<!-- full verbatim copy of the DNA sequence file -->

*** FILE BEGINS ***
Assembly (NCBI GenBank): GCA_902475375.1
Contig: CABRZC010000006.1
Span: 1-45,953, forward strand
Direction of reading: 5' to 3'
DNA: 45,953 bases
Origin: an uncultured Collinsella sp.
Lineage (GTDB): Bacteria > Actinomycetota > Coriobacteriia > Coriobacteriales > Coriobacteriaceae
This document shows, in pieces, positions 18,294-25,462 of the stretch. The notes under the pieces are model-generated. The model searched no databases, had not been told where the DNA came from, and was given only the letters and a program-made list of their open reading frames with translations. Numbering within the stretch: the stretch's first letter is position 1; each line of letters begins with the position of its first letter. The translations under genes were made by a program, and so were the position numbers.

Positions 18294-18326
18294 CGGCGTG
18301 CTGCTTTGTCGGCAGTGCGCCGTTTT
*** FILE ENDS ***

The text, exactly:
Assembly (NCBI GenBank): GCA_902475375.1
Contig: CABRZC010000006.1
Span: 1-45,953, forward strand
Direction of reading: 5' to 3'
DNA: 45,953 bases
Origin: an uncultured Collinsella sp.
Lineage (GTDB): Bacteria > Actinomycetota > Coriobacteriia > Coriobacteriales > Coriobacteriaceae
This document shows, in pieces, positions 18,294-25,462 of the stretch. The notes under the pieces are model-generated. The model searched no databases, had not been told where the DNA came from, and was given only the letters and a program-made list of their open reading frames with translations. Numbering within the stretch: the stretch's first letter is position 1; each line of letters begins with the position of its first letter. The translations under genes were made by a program, and so were the position numbers.

Positions 18294-18326
18294 CGGCGTG
18301 CTGCTTTGTCGGCAGTGCGCCGTTTT